Seafront arches to be rebuilt in £10m two-year project

From Brighton & Hove News

Arches on Brighton seafront are to be rebuilt as part of a £10 million project lasting more than two years that will also shore up the main road above.

Some of the money will be spent on rebuilding the Shelter Hall – the Victorian hall on the promenade opposite the bottom of West Street.

Work will start next although some of the preparations have already started on the prom below the A259 King’s Road.

The scheme will mean drivers enduring more lane closures. Part of the road was coned off after a hole opened up in April last year. The road fully reopened in January but Brighton and Hove City Council said further work would be needed.

The council said “Brighton and Hove was one of only relatively few councils to win funding from the government’s Highways Maintenance Challenge Fund.

“The council secured £9 million to undertake the work which will also save the seafront road from collapse and protect it for the future.

“The scheme will rebuild the historic Shelter Hall to become a flagship commercial location for the 21st century, creating a new walkway on the beach, enlarging the upper prom area and building new public toilets on the seafront.

“Preparatory work has begun on realignment of the lower promenade opposite the bottom of West Street. Construction is planned to start in October.

“As the work progresses, one lane of the westbound carriageway will be shut for a distance of about 50 metres either side of the bottom of West Street. The junction will include a filter for right turns into West Street.

“Due to the age of the structure and complexity of the construction, the closure is expected to be in place from 2016 for two and a half years.

“The Shelter Hall, at 150-154 King’s Road Arches, was built in the 1880s supporting the upper promenade and the highway.

“This is now the main coastal route through the city and engineers will be rebuilding it underneath the road.”

Councillor Gill Mitchell, who chairs the council’s Environment, Transport and Sustainability Committee, said:  “We have a once in a generation opportunity to do this work and we are fortunate to have secured funding to completely rebuild a section of the seafront highway, provide a new sea wall and reconstruct an historic building.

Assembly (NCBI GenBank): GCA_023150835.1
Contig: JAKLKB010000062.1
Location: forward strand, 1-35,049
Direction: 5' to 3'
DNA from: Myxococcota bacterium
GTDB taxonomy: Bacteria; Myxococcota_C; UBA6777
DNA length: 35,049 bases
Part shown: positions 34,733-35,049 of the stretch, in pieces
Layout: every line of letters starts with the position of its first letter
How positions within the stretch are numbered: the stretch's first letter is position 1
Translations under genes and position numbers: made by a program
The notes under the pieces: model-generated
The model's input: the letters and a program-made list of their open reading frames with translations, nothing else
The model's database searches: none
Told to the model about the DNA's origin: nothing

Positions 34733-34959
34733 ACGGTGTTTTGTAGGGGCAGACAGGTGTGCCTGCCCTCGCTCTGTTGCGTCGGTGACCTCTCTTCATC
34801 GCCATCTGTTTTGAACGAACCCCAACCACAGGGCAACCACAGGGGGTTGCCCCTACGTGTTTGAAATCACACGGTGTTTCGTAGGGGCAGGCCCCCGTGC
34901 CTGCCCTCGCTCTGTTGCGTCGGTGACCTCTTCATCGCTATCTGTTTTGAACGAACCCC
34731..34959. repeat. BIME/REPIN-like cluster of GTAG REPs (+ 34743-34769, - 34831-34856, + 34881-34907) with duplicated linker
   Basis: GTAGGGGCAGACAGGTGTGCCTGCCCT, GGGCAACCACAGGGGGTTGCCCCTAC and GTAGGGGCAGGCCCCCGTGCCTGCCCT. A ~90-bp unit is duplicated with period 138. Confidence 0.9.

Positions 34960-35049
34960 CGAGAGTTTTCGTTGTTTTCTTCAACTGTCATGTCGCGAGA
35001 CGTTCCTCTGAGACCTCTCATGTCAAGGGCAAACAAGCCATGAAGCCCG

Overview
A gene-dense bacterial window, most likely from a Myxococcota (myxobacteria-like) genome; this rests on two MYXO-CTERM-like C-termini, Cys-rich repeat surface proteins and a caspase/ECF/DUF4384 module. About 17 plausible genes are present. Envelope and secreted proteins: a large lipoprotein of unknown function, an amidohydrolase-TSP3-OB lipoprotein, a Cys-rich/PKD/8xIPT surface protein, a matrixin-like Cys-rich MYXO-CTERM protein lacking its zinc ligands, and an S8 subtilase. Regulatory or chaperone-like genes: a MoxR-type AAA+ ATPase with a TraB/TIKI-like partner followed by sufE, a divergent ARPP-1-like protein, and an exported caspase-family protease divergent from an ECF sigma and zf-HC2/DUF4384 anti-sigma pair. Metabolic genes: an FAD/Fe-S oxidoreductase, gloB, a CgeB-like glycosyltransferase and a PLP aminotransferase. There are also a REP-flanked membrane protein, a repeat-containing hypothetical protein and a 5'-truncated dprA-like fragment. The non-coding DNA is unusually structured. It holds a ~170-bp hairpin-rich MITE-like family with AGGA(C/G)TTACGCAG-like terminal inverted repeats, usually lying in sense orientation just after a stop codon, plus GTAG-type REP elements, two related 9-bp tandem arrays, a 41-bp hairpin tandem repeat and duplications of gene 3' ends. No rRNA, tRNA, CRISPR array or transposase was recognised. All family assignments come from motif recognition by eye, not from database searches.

“This is the first stage of our investment into the seafront’s infrastructure which is urgently in need of restoration and regeneration.

“The project is not only essential for the seafront but will protect the A259 for the next 150 years.

“If we don’t do it now, we risk the road becoming unusable and being closed entirely.

“This autumn we will bring forward more solutions to save our seafront as we put together a practical programme to regenerate the city’s jewel in the crown.”

Brighton’s Shelter Hall is part of the historic King’s Road Arches. It is currently closed because it is in such a poor condition.

The council said that the work, including the rebuilding of the Shelter Hall, had to be done to prevent the A259 from collapsing.

A spokesman for one of the key property owners in the area, Standard Life Investments, welcomed the news.

The company is the council’s partner for the Waterfront Project – the proposal to extend Churchill Square to the seafront and build a new Brighton Centre for concerts and conferences at Black Rock.

James Stevens, head of UK development at Standard Life Investments, said: “Standard Life Investments welcomes the council’s proposals to rebuild Shelter Hall and reconfigure the junction above.

“This project supports two of the city’s most important assets – the seafront and the transport network.

“Making the city as easy to move around as possible is as important as protecting the seafront and the existing infrastructure.

“It’s great to see this confidence in the city and we’re sure it will help to encourage other investors to get started on their own projects.”

The council is contributing nearly £1.7 million towards the scheme from Local Transport Plan funding.

The project will be overseen by the team which created the award-winning seafront arches restoration near the i360 development.

The council said that it would make sure that disruption to traffic was kept to a minimum. It added that the partial lane closure would be linked to an overall plan to ensure traffic management was coordinated with other major schemes in the city.

During the work to rebuild the Shelter Hall, shared pedestrian and cycle access along the upper prom would be maintained at all times, along with access to the lower prom.

The West Street junction would also be kept open, including access to Churchill Square and the car parks.

Last year, a council scrutiny panel looked into the state of the seafront infrastructure in Brighton. In a report it said that new revenue sources would be crucial to maintaining the seafront.

Public funds would be insufficient, it said, to meet the projected £100 million repairs bill for aging retaining walls and structures.

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